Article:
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How DStv is maintaining Pay TV leadership with investment in technology and local content

May 25, 2021 · 3 min read
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Since its launch in the early 1990s as a direct broadcast satellite, DStv has come a long way in being a key part of the Nigerian household while also playing a pivotal role in the development of the media and movie industry on the continent.

Owned by MultiChoice Group, DStv remains an integral part of the success story of the African media industry. The brand has also outlived competitors like HiTV, MyTV, among others, which can be attributed to its investment in content production and acquisition, and improvement in its use of technology.

In the race for relevance, DStv has been experimenting on mobile technology since the early days of the technology in Africa, launching products like Drifta, DStv Walka among others, in its attempt to service almost everyone in its markets. Another important product was the first Personal Video Recorder (PVR) launched in 2005 as the first PVR device on the continent. The device is also the first dual-view PVR across the globe.

The media group established offices in Nigeria and some other African countries in 1995, a decision that started its relevance on the continent and its portrayal as a pan-African brand.

Following the market

In 2011, DStv introduced BoxOffice, an online-based movie rental service that allows rental for 48 hours. Also launched within that same period is DStv Now as a mobile app that allows subscribers to enjoy Live TV, DStv Catch Up among others.

These moves can be likened to DStv’s effort to make its services available to subscribers wherever they are at any point in time, especially with respect to the DStv app, an app which has since been added on smart televisions.

Beyond making the DStv app available to DStv subscribers, the media group revealed plans to make the app a standalone service to serve people that don’t own a DStv decoder, a move that would further increase DStv’s share of the pay-TV market. This is interesting considering that the GSM Association (GSMA) expects the number of smartphones in Nigeria, for instance, to hit 154 million by 2025 from 23.3 million as of 2019.

The BoxOffice feature, on the other hand, allows subscribers to experience movie rental from the comfort of their homes. A long way from when movie rental used to happen at physical rental shops.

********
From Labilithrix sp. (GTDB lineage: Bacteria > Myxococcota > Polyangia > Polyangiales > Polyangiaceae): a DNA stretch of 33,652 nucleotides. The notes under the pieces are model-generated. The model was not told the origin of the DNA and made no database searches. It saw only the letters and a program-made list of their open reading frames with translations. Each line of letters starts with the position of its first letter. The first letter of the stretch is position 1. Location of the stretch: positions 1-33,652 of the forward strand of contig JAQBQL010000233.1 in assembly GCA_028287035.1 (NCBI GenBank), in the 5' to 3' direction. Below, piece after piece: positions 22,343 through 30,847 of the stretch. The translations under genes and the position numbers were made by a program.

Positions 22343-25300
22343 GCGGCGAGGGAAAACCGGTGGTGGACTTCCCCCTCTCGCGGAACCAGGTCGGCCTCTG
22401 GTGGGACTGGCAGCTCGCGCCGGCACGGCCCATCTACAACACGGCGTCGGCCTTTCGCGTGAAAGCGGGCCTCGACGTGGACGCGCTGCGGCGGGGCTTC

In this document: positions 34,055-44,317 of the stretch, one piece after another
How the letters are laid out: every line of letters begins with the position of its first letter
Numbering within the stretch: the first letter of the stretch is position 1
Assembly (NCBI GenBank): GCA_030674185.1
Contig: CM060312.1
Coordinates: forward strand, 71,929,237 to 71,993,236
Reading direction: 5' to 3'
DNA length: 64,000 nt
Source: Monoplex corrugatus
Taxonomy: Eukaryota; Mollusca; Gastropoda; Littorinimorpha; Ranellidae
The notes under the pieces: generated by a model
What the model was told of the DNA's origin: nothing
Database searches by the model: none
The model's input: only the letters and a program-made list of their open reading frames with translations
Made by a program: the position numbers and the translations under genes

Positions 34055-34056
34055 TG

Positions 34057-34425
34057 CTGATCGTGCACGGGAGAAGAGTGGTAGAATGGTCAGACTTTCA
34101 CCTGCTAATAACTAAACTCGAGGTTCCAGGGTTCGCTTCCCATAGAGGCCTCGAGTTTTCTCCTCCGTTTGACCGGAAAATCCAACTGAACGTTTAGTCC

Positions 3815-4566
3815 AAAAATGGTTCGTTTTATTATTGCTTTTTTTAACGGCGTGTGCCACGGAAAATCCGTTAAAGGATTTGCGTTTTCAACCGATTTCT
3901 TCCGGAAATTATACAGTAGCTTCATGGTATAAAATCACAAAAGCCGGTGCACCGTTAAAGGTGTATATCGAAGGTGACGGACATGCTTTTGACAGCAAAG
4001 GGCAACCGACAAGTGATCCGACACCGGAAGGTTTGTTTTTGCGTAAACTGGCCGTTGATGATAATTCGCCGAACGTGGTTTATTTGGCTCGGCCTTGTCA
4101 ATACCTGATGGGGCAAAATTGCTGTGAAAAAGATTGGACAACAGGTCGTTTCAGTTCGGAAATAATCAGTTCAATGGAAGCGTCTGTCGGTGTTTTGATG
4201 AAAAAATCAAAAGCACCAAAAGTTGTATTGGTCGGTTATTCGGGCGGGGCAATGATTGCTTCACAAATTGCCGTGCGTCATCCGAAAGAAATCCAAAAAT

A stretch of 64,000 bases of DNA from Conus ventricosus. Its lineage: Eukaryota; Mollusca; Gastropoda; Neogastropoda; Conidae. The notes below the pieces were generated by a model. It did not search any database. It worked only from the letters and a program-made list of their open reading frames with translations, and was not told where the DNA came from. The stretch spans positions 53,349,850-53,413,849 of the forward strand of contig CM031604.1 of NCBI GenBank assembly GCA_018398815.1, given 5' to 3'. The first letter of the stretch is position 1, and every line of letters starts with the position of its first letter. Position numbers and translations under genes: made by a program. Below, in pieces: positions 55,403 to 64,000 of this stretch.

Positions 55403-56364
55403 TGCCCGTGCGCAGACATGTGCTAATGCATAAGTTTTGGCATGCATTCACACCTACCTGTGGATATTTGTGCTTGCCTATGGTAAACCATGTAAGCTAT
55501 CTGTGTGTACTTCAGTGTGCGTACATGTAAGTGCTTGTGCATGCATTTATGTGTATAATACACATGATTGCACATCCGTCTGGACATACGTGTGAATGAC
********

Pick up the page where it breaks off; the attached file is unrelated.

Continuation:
Irrespective of MultiChoice’s stance as one of the leading distributors of satellite TV in Africa, the media company is making every attempt to solidify its leadership position in the market by making technology a key part of its content distribution channels and strategies.

In line with its positioning as super aggregator MultiChoice struck a surprising partnership with Netflix and Amazon Prime, two of its competitors in the video-on-demand (VoD) market in Africa. The partnership allowed MultiChoice to have the services of the two American platforms integrated into the DStv Explora decoder.

Beyond partnering with foreign brands to better serve its subscribers. MultiChoice is also investing heavily on the production of local content, which is not the case with every other player in the pay-TV market in Nigeria and Africa, by extension.

It is also the same with the VoD market until recently when Netflix became aggressive in producing and acquiring African content, a path that started with the acquisition of the global distribution rights of Genevieve Nnaji’s Lion Heart movie in 2018. 

Prior to the partnership, DStv had been playing in the VoD market with the launch of the DStv app, an application that is available for smartphones and smart TVs, proving the company’s preparedness to the possible future of media consumption in Africa.

The role of DStv  in promoting African languages is a key part of the relevance of the pay-TV’s services on the continent. For instance, a significant percentage of DStv subscribers in Nigeria are enjoying content in their mother tongue with Africa Magic Hausa, Igbo, and Yoruba, all three channels that are exclusively for the three major languages in Nigeria.

As of March 2021, there are 20.1 million subscribers on the MultiChoice Group’s pay-TV ecosystem and the South African market’s share of that figure is 8.7 million, with the rest of Africa, including Nigeria, having the remaining 11.4 million subscribers.

Continued investment in local content will play a key role in winning more of Nigeria’s pay-TV market share for DStv, as the country is expected to contribute 10 million pay-TV subscribers by 2025 according to the Africa Pay TV Forecasts.

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43b, Emina Cres, Allen, Ikeja.

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